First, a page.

from AKANI CHAUKE, OKORO CHINEDU & MARIA MACHARIA
AFRICA BUREAUS, (CAJ News) – IT remains a mystery why indigenous Africans have resisted contracting the coronavirus (COVID-19) in the continent.
Most cases of the virus point to a majority of the careers being from outside Africa and at the time of publication, there was no scientific evidence to back the trends.
In the cases confirmed in the continent, mainly in South Africa, Algeria, Burkina Faso, Cameroon, Egypt, Morocco, Nigeria, Senegal, Togo and Tunisia, only a minority of the individuals are indigenous citizens.
“The majority of the people infected with COVID-19 in Africa are not of African origin,” a health expert, who refused to be identified, told CAJ News Africa in Johannesburg, South Africa on Sunday.
“They are Africans because majority of them acquired African citizenship or permanent residence owing to colonial past background. Very few (less than 0,2 percent) of those that infected cases are the actual persons of African lineage . As a professional, it will be unethical to stereotype diseases but records on the ground show otherwise.”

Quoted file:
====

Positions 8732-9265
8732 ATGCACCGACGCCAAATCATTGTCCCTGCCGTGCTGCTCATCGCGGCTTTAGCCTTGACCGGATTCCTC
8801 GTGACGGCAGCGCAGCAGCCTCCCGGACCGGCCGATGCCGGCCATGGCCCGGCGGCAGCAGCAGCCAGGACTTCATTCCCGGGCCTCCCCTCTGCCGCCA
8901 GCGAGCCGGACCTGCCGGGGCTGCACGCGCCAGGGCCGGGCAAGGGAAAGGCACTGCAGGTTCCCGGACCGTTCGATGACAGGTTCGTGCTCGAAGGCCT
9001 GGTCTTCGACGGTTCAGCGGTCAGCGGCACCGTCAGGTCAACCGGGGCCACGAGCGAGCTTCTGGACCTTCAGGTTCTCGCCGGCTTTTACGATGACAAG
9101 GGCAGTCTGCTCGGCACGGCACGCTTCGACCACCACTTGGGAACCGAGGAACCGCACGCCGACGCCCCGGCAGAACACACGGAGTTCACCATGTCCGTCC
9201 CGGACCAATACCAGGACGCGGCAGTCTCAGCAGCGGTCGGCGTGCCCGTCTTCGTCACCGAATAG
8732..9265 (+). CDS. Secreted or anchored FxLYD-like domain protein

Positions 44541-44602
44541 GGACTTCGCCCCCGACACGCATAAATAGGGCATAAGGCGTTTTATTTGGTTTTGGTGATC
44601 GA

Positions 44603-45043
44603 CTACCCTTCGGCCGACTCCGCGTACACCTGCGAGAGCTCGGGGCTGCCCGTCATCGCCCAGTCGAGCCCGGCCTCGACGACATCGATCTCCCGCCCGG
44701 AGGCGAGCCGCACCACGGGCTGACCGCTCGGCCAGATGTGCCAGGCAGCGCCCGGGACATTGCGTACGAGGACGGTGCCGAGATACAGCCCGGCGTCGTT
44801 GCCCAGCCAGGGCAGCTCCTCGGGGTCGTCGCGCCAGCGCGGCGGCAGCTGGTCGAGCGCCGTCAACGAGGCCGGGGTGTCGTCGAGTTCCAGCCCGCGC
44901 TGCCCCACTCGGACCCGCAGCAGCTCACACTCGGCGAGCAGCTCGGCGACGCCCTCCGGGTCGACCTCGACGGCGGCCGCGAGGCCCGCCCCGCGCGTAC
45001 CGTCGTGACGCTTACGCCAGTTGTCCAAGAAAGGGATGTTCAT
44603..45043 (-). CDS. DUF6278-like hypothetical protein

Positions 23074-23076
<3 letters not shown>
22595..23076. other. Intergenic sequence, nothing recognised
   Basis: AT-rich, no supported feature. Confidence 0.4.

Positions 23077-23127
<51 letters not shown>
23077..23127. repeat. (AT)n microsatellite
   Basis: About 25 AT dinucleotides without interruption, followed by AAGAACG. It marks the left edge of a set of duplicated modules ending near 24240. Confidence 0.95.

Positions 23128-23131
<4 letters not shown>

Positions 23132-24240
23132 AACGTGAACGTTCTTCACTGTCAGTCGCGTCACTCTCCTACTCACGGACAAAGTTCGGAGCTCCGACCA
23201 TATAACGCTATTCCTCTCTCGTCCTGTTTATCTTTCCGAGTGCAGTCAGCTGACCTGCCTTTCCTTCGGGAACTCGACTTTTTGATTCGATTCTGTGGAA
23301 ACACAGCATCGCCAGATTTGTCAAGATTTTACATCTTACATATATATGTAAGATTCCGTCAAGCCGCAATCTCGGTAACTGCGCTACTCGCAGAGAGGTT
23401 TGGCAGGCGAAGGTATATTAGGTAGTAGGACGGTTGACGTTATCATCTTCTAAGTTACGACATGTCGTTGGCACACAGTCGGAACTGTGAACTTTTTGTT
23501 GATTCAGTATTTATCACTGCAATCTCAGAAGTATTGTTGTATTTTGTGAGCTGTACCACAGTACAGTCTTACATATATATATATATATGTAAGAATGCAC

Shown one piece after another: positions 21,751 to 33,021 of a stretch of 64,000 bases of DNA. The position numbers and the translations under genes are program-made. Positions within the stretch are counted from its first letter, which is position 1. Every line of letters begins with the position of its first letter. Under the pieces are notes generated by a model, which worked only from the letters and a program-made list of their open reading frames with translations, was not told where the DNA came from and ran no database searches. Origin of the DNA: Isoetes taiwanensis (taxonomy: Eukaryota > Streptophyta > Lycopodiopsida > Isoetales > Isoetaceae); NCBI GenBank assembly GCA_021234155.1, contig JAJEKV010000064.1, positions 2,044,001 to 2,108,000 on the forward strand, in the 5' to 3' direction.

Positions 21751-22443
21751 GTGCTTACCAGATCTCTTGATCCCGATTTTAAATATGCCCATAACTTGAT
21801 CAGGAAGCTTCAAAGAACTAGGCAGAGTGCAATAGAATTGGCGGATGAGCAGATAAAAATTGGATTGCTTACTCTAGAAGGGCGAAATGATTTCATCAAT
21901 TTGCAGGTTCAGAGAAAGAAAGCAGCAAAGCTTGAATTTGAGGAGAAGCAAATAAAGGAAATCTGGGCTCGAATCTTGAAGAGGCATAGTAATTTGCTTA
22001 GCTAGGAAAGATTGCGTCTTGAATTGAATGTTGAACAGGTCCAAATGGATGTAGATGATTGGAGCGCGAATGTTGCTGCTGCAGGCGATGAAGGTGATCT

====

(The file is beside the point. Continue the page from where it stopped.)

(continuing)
A Kenya medical expert, who also requested anonymity, said, “The fact on the ground is that less than 0,2 percent of cases to date are not people of African origin.”
A Nigeria human rights activist in the commercial capital, Lagos, accused the West of double standards and stereotyping during previous outbreaks.
“If this disease was Ebola, cholera, tuberculosis or human immunodeficiency virus (HIV), the Western media would have gone overdrive slamming it as an African disease. Now that the disease has hit hard on non-Africans, we are just being told it affected ‘people’. There is institutionised stereotyping of diseases,” he said.
“If this disease had taken a huge toll of blacks, believe me, the entire world would have been stereotyping the pandemic linking it with Africans. Now that the unthinkable has happened in the so-called developed world, we are now being told not to stereotype the pandemic.”
The World Health Organisation (WHO) had still not ascertained why there were fewer cases in the continent despite Africa’s fragile health systems.
“Our biggest concern continues to be the potential for COVID-19 to spread in countries with weaker health systems,” Tedros Adhanom Ghebreyesus, the head of the WHO, speaking to African Union (AU) health ministers gathered in the Ethiopian capital of Addis Ababa sometime in February.
As to why the COVID-19 was not more extensive or prevalent in the African, Professor Thumbi Ndung’u from the African Institute for Health Research in Durban, South Africa said: “Surely, nobody knows. Perhaps there is simply not that much travel between Africa and China.”
– CAJ News